Commonwealth v. Silvonek

Jamie Silvonek was 14 years old when her 20-year-old boyfriend killed her mother. Jamie was charged in adult court for her involvement in the murder, and the court denied her request to be transferred to juvenile court. Jamie ultimately accepted a plea deal and was sentenced to 35 years to life. 

Juvenile Law Center and law firm Holland & Knight filed a petition for post-conviction relief on Jamie’s behalf in the Lehigh County Court of Common Pleas, arguing that Jamie’s prior counsel failed to represent her effectively during her decertification proceeding. Among other failures, Jamie’s prior counsel failed to investigate, develop, or present to the court the substantial evidence demonstrating that Jamie was highly amenable to treatment in the juvenile system, including evidence of the emotionally and physically abusive nature of her relationship. The petition further argued that Jamie’s guilty plea was not knowing or voluntary due to her prior counsel’s errors during the guilty plea and sentencing process, including his active inclusion of the trial judge in plea negotiation despite well-established Pennsylvania law prohibiting such conduct. Additionally, we argued that Jamie’s prior counsel failed to effectively raise crucial evidentiary challenges. Juvenile Law Center and Holland & Knight subsequently filed an amended petition for post-conviction relief incorporating additional factual material.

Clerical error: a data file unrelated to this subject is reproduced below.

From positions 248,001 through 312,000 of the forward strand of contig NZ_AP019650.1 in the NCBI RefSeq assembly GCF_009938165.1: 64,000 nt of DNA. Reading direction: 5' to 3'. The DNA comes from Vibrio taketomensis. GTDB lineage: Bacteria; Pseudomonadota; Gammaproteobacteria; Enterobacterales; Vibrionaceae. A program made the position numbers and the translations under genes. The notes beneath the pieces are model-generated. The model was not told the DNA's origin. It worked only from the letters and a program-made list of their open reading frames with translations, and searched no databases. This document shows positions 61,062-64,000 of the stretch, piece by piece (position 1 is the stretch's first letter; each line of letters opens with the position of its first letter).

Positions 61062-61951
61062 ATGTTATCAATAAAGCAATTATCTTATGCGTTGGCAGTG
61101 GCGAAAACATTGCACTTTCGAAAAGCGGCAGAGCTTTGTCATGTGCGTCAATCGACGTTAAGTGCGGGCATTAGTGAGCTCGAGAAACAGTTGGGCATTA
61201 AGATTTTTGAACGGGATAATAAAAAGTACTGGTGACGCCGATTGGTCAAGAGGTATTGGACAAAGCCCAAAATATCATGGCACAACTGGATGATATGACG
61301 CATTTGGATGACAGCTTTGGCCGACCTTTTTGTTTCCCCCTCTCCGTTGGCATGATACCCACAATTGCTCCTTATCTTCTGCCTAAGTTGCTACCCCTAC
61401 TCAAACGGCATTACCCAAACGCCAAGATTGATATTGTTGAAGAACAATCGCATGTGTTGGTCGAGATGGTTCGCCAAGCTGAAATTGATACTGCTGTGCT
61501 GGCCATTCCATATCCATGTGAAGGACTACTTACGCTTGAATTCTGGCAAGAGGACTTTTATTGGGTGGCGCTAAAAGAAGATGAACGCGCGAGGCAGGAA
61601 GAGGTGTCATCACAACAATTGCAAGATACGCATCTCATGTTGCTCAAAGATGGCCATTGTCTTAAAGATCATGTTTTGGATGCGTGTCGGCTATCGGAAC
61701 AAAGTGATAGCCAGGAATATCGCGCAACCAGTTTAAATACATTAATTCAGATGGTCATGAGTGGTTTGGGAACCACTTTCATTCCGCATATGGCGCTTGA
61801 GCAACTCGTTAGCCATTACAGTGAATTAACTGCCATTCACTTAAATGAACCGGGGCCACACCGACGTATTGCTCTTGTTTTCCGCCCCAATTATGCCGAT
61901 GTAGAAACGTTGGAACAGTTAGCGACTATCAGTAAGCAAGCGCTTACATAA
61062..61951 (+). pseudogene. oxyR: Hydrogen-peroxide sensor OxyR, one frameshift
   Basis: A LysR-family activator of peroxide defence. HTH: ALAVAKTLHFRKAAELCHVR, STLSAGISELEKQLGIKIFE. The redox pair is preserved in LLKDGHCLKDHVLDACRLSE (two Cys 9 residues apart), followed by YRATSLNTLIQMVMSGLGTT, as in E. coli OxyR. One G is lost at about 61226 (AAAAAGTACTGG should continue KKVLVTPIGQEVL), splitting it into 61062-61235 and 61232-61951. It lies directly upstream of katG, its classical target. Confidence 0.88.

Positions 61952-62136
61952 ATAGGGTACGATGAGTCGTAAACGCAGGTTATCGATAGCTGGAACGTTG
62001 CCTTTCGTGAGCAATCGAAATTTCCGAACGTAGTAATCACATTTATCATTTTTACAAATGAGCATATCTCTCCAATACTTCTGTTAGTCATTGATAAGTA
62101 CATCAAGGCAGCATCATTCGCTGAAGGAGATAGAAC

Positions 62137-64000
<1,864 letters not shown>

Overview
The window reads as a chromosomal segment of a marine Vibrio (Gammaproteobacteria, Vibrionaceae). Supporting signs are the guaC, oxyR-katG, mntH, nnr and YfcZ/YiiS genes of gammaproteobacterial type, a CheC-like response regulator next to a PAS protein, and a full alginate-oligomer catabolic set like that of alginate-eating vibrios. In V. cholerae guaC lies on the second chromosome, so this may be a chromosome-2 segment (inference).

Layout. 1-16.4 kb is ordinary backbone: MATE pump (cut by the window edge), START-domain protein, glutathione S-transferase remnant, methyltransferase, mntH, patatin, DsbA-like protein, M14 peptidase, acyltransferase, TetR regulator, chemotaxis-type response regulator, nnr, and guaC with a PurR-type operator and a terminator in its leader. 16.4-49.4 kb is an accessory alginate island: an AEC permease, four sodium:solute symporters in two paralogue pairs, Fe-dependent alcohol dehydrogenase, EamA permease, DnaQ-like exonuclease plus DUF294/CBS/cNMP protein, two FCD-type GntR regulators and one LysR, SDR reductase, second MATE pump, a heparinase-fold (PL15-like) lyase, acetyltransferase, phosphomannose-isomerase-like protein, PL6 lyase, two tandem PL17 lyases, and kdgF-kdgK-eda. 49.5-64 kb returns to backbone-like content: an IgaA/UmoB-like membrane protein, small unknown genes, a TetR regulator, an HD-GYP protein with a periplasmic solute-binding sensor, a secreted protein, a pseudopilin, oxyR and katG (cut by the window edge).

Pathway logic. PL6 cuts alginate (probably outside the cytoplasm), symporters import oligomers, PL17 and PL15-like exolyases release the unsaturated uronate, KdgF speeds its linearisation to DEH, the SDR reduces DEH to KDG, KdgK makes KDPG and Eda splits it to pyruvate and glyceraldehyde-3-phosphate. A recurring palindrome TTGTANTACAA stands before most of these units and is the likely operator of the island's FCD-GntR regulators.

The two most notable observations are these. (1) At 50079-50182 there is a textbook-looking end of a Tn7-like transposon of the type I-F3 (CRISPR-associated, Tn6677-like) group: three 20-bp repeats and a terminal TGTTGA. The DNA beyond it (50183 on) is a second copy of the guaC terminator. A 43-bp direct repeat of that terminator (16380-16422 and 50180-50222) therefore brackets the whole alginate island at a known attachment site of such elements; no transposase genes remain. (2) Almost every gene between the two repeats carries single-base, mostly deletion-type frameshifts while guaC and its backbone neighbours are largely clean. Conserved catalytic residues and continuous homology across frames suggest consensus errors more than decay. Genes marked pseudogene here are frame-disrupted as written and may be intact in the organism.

Juvenile Law Center and Holland & Knight additionally filed a motion requesting that the PCRA court judge recuse herself, as she had previously presided over Jamie’s decertification and trial court action and had been improperly involved in plea negotiations. The motion was denied by the judge in question. Juvenile Law Center and Holland & Knight appealed to the Pennsylvania Superior Court, and subsequently to the Pennsylvania Supreme Court, but both petitions for review were denied. The judge in question retired prior to the conclusion of Jamie’s PCRA proceeding. 

The Lehigh County Court of Common Pleas denied Jamie’s petition for post-conviction relief, finding no merit to her claims. 

Juvenile Law Center and Holland & Knight appealed to the Pennsylvania Superior Court, reiterating our argument that Jamie’s plea was not knowing and voluntary and that her prior counsel’s representation was ineffective. We emphasized the many reasons that the PCRA court’s finding that Jamie’s representation was effective is legally flawed and not supported by the record.